CodeAnywhere - fast and flexible in-browser developers code editor

By: ( +David Herron; Date: 2014-04-17 12:30:58 -0700

Tags: Developers Editors

Codeanywhere is a code editor in a browser with an integrated ftp client, and all popular web formats are supported (HTML, PHP, JavaScript, CSS, and XML).

We aren't using our grandfathers web browsers any longer, that is the modern web browser is becoming a powerful application platform, rather than just a frame within which to display hypertext/HTML/images/links. With that in mind, can software developers shift from coding in a desktop application to an app running in a web browser, or on a mobile device. ( CodeAnywhere is an excellent code editor that supports a wide range of code file formats, and can edit files on a long (but not comprehensive) list of remote file stores.

One accesses CodeAnywhere via their website, and it's free to sign up and one can quickly start using it to edit code. The service is funded through a freemium model where, yes, you can sign up for free and edit code for free, but to access certain useful services - like SFTP access to your files - requires paying a subscription fee. The fee is modest but large enough that I don't yet know if it's worth the $5/month.

The free version can access files on Dropbox or Github or on the small sandbox provided by CodeAnywhere. The subscription fee lets you access remote file systems on an FTP or SFTP server.

The editor features are:

  • Syntax highlighting
  • Code folding
  • Smart indentation
  • Full internationalization
  • Unlimited undo/redo (now handled on client (browser) side, no more waiting for server response)
  • Unlimited tabs
  • Find and replace feature
  • Displays line number
  • Code indention (TAB key)
  • Word wrap

The FTP/SFTP/SSH client portion of CodeAnywhere makes remote file systems appear as files in the file explorer. I've done this with other editors, and it's really cool. This is very different from services that run on the server, letting you edit files on that server. The editor is running in your browser, accessing remote files using one of these remote file access protocols. CodeAnywhere gives you these features over remote connections.

  • Navigate and browse your SFTP and FTP servers.
  • Create and rename files and folders.
  • Delete files and folders (recursively).
  • Copy and move files and folders (even between servers).
  • Use CHMOD to adjust the permissions of files and folders on your server.
  • Upload and download your files to your servers.
  • Use SSL to work securely.

In addition to accessing remote files over FTP/SFTP/SSH, CodeAnywhere gives you access to repositories in your github account. Unfortunately this doesn't support any git repository, only github.

The performance is very good - as good as any desktop application IDE. The syntax coloring is good, though I find the choice of dark grey for comments, on the dark background used in the application, to be very difficult to read.

The version of CodeAnywhere for mobile devices is available on iOS (iPhone, iPad), Android, and Blackberry Playbook's. For testing I'm running it on my Chromebook, and they have an app in the Chrome application store. That app appears to be a simple wrapper redirecting you to the CodeAnywhere website, rather than running offline.


CodeAnywhere is free for some uses, and costs $5/month to unlock its full abilities.


Chrome App Store - (

iTunes App Store - (

Google Play Store (Android) - (



« Ra - not just the Sun God, but a mighty fine programmers editor for Chrome for editing local files Accidental Amazon Kindle purchases: It's easy to buy for Kindle, and hard to return »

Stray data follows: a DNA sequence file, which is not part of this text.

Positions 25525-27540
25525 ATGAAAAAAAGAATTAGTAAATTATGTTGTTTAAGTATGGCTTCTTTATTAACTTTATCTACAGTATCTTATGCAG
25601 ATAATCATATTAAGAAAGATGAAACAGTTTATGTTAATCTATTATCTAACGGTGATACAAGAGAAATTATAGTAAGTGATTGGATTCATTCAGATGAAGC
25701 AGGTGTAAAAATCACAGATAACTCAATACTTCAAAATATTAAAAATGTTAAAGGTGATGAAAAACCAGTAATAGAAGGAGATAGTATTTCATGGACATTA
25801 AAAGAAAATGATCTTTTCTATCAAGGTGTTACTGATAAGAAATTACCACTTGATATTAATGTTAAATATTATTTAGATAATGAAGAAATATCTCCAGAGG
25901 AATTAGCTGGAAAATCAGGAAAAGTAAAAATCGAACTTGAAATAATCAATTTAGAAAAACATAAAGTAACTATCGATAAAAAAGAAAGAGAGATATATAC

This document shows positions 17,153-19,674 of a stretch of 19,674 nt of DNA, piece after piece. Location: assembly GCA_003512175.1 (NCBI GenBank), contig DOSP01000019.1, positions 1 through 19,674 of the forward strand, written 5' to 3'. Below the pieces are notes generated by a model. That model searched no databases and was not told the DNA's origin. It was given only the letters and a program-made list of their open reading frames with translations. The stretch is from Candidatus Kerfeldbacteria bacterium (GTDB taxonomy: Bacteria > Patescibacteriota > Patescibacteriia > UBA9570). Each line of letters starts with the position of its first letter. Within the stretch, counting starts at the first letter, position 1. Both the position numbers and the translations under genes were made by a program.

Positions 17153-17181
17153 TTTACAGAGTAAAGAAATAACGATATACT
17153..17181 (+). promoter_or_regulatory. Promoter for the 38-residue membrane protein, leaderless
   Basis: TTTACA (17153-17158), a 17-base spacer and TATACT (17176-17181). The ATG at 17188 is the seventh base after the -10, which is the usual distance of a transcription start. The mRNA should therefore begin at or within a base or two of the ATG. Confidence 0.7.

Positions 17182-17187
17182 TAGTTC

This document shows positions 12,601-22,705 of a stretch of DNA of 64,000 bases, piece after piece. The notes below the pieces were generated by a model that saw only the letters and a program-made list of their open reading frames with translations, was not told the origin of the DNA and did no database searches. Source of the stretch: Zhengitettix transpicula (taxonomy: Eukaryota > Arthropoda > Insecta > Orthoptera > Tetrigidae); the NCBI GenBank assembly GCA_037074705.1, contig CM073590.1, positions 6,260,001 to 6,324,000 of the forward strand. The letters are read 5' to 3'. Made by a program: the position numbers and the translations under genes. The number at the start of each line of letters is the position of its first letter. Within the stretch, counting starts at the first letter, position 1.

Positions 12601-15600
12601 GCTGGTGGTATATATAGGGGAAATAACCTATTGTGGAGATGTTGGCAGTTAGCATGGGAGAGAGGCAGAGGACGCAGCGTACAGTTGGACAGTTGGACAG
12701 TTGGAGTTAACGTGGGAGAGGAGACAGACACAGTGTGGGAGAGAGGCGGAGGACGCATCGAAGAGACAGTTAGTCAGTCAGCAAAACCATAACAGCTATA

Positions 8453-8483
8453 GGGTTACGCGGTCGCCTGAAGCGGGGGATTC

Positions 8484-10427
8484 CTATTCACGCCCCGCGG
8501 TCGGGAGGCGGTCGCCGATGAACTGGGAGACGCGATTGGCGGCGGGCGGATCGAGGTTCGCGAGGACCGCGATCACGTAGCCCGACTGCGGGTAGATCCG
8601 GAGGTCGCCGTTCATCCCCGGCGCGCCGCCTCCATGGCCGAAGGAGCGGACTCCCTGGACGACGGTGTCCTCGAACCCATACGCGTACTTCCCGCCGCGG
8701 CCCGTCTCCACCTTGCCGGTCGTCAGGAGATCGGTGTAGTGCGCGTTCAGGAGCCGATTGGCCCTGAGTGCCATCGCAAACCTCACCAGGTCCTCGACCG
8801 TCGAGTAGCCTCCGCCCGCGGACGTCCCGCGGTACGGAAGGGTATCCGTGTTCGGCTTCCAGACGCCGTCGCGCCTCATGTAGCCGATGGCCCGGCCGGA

2016 Election Acer C720 Ad block AkashaCMS Amazon Amazon Kindle Amiga Android Anti-Fascism Apple Apple Hardware History Apple iPhone Apple iPhone Hardware April 1st Arduino ARM Compilation Astronomy Asynchronous Programming Authoritarianism Automated Social Posting Ayo.JS Bells Law Big Brother Big Finish Black Holes Blade Runner Blogger Blogging Books Botnet Botnets Cassette Tapes Cellphones Christopher Eccleston Chrome Chrome Apps Chromebook Chromebooks Chromebox ChromeOS CIA CitiCards Citizen Journalism Civil Liberties Clinton Cluster Computing Command Line Tools Computer Hardware Computer Repair Computers Cross Compilation Crouton Curiosity Rover Cyber Security Cybermen Daleks Darth Vader Data backup Data Storage Database Database Backup Databases David Tenant DDoS Botnet Detect Adblocker Developers Editors Digital Photography DIY DIY Repair DNP3 Docker Doctor Who Doctor Who Paradox Drobo Drupal Drupal Themes DVD E-Books E-Readers Early Computers Election Hacks Electric Bicycles Electric Vehicles Electron Emdebian Energy Efficiency Enterprise Node EPUB ESP8266 Ethical Curation Eurovision Event Driven Asynchronous Express Facebook Fake News Fedora VirtualBox File transfer without iTunes FireFly Fraud Freedom of Speech Gallifrey git Gitlab GMAIL Google Google Chrome Google Gnome Google+ Government Spying Great Britain Heat Loss Hibernate Home Automation HTTPS I2C Protocol Image Analysis Image Conversion Image Processing ImageMagick InfluxDB Infrared Thermometers Insulation Internet Internet Advertising Internet Law Internet of Things Internet Policy Internet Privacy iOS Devices iPad iPhone iPhone hacking Iron Man Iternet of Things iTunes Java JavaScript JavaScript Injection JDBC John Simms Journalism Joyent Kindle Marketplace Lets Encrypt LibreOffice Linux Linux Hints Linux Single Board Computers Logging Mac OS Mac OS X MacOS X setup Make Money Online MariaDB Mars Matt Lucas MEADS Anti-Missile Mercurial Michele Gomez Micro Apartments Military Hardware Minification Minimized CSS Minimized HTML Minimized JavaScript Missy Mobile Applications MODBUS Mondas MongoDB Mongoose Monty Python MQTT Music Player Music Streaming MySQL NanoPi Nardole NASA Net Neutrality Node Web Development Node.js Node.js Database Node.js Testing Node.JS Web Development Node.x North Korea Online advertising Online Fraud Online Journalism Online Video Open Media Vault Open Source Governance Open Source Licenses Open Source Software OpenAPI OpenVPN Personal Flight Peter Capaldi Photography PHP Plex Plex Media Server Political Protest Postal Service Power Control Privacy Production use Public Violence Raspberry Pi Raspberry Pi 3 Raspberry Pi Zero Recycling Remote Desktop Republicans Retro-Technology Reviews Right to Repair River Song Robotics Rocket Ships RSS News Readers rsync Russia Russia Troll Factory SCADA Scheme Science Fiction Season 1 Season 10 Season 11 Security Security Cameras Server-side JavaScript Shell Scripts Silence Simsimi Skype Social Media Warfare Social Networks Software Development Space Flight Space Ship Reuse Space Ships SpaceX Spear Phishing Spring Spring Boot SQLite3 SSD Drives SSD upgrade SSH SSH Key SSL Swagger Synchronizing Files Telescopes Terrorism The Cybermen The Daleks The Master Time-Series Database Torchwood Total Information Awareness Trump Trump Administration Ubuntu UDOO Virtual Private Networks VirtualBox VLC VNC VOIP Web Applications Web Developer Resources Web Development Web Development Tools Web Marketing Website Advertising Weeping Angels WhatsApp Window Insulation Wordpress YouTube